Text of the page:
Yes, tutoring can be a bit pricey, but failing a class can cost you much more.

2. Labs and materials
This mostly goes for art and design students who can’t simply use a pen and paper to do their work. If you’re an art and design student, you might have to pay lab fees (that goes for science students as well), and you’ll probably have to purchase your materials for your art, which can add up. Try to budget in your lab and materials costs before the semester starts so you don’t overdraw your bank account on canvases and oil paints.

3. Printing
It depends on your school, but usually your college or university will give you an allotted number of pages you can print for free (or that’s already included in your tuition), and then it will start charging you. Be careful for this because many professors will have you print off your own course packs which may be hundreds of pages.

4. Healthcare
Being a student is hard. You’ll study hard. Work hard. And probably party hard. With that entire combination, there’s no doubt you’ll ultimately wind up with some sort of illness. Just be weary; a trip to your university care center isn’t free of charge. Don’t be surprised when you get a bill for the tests you took. Also, don’t be taking CAT scans just for fun. Well, you probably knew that.

5. Computers and computer emergencies
Most college students have their own computers. It’s an expensive tool, but it’s also incredibly helpful–you can do you work on your own schedule, not the computer lab’s.

So there’s the cost of the actual computer, but there’s also the chance that your computer might need to be fixed. Too often it all begins with an ill-positioned cup of coffee, a clumsy roommate, a banana slip on the floor, and boom! Your keyboard is drenched in hot coffee and making weird noises. Or, maybe you downloaded a shady file. There are so many reasons your computer can go rogue–like, maybe it’s one of those computers from the future that was sent back in time to take over the human race–but it’s one of the most important tools you have with you at college, so you’re probably going to put the money down to fix it.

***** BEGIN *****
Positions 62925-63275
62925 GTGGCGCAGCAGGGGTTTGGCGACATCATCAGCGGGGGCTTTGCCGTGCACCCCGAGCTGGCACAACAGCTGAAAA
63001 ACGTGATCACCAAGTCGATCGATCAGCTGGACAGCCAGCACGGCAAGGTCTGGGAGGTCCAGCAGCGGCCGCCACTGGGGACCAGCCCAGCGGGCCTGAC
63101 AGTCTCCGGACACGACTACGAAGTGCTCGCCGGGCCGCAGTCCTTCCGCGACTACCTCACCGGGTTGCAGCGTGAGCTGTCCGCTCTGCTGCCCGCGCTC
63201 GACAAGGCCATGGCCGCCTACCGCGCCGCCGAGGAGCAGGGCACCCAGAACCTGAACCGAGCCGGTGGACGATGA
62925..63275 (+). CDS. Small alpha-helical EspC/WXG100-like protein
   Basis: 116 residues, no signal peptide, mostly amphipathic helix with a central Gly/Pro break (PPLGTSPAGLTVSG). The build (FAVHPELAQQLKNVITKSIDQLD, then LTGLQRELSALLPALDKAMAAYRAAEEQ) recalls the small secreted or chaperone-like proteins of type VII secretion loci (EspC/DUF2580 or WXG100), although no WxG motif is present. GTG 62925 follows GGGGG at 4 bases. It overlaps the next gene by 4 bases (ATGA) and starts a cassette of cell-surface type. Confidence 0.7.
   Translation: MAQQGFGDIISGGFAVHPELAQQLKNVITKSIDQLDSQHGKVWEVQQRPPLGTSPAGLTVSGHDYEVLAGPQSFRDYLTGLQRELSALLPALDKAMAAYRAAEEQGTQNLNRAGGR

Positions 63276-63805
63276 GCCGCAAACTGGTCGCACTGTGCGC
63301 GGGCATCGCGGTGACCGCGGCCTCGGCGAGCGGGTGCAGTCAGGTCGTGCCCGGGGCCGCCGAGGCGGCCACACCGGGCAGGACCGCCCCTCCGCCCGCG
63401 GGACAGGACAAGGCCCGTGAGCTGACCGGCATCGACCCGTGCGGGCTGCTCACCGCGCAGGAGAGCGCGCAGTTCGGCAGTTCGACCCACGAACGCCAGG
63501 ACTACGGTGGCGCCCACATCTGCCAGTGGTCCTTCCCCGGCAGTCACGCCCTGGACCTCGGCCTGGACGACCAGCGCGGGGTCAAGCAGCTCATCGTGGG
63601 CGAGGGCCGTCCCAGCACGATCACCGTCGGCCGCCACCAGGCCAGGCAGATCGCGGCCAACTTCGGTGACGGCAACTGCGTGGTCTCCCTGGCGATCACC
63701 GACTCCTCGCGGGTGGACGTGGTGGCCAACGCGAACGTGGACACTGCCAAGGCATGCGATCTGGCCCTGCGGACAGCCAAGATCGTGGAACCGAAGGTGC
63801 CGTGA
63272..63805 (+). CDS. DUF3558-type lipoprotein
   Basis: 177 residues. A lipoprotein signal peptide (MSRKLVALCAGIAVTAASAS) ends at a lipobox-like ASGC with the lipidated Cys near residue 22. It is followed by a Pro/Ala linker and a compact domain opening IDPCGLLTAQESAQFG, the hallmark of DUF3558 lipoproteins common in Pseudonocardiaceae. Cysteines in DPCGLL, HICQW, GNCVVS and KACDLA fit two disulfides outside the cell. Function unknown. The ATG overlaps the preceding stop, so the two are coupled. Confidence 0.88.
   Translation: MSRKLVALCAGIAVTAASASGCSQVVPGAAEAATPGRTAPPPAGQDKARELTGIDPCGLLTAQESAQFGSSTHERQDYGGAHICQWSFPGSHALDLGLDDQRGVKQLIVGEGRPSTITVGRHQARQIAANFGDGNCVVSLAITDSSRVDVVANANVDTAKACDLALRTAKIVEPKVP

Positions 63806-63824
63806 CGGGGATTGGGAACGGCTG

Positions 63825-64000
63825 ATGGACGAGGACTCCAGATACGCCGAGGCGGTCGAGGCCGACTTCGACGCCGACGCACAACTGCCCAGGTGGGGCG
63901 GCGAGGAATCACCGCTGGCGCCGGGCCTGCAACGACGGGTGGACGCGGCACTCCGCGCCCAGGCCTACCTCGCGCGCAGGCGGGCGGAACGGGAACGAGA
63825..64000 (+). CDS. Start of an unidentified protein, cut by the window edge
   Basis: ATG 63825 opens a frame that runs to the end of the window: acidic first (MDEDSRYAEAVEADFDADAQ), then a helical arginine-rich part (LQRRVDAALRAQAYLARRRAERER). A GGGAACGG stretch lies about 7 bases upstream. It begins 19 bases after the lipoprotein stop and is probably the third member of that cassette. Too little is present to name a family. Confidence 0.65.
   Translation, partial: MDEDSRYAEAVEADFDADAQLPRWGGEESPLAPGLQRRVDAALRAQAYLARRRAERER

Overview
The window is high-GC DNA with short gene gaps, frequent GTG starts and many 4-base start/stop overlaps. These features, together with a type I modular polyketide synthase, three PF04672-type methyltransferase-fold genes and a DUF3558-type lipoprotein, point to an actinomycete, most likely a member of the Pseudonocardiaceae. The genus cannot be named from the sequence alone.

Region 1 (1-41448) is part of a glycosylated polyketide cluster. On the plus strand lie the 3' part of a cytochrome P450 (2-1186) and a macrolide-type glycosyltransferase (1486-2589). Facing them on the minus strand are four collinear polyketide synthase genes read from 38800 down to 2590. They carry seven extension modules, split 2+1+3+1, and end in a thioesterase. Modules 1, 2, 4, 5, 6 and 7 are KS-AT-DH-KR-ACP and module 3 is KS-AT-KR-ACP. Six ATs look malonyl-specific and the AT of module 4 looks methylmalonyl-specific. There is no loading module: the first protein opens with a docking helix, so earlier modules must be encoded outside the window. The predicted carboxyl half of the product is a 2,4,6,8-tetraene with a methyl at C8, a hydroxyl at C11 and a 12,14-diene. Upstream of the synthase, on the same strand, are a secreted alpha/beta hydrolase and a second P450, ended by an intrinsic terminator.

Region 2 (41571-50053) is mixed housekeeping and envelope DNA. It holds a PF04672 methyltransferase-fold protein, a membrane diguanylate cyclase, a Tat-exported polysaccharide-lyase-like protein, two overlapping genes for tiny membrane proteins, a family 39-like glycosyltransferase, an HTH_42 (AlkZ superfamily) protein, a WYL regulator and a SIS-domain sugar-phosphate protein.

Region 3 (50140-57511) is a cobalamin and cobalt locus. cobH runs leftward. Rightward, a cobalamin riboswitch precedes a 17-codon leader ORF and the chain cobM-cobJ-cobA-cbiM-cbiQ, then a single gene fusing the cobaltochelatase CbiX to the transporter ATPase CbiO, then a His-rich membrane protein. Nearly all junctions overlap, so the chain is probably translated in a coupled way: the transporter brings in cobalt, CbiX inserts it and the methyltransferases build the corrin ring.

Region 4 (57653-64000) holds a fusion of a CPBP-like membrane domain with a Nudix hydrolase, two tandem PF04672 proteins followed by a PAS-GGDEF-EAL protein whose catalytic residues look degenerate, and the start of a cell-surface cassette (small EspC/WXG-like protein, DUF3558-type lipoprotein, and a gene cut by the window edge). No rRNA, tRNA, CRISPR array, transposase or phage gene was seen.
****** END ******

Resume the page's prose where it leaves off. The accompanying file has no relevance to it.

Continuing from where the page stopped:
What are some unforeseen costs you experience during college? Leave a comment!

Recent Cappex Scholarship Winners!

Cappex.com is very excited to announce our most recent scholarship winners from Spring 2011.  These students have proven that with their leadership and volunteer activities, they can make a difference in the world. Congratulations!

You can be a scholarship winner too by making a Cappex profile! Your profile will then be used as your “application” for the Cappex scholarships, like, say, these two coming up:

A GPA Isn’t Everything and I Don’t Want to Pay for College.

That’s exactly what these two superstars did to win their scholarships:

Rebecca D. A GPA Isn't Everything “A GPA Isn’t Everything” Scholarship – Winter II Scholarship Winner:
Rebecca D. from Mt. Prospect, Ill., will be attending college next fall.  During her high school career, she served as a member of SADD (Students Against Destructive Decisions) and eventually its President for two school years.  The program was recognized as one of the best programs in the state and won grants from the Operation Teen Safe Driver for its success. Rebecca was also a peer tutor and a member of her school’s service organization which works to better the community and help with special needs schools as well as the elderly.

Matthew Jones I don't want t to pay “I Don’t Want to Pay for College” – Spring Scholarship Winner:
Matthew J., from Murfreesboro, Tenn., is currently a college student with a broad background in volunteer and service with his church and Boy Scouts including canned food drives, making care packages for the 101st Airborne and community clean up.  Matthew’s a talented student who channeled his passion for music and science into an awesome project where he designed, produced and then performed with two homemade instruments.

Want to see past scholarship winners? Check them out on our Facebook page!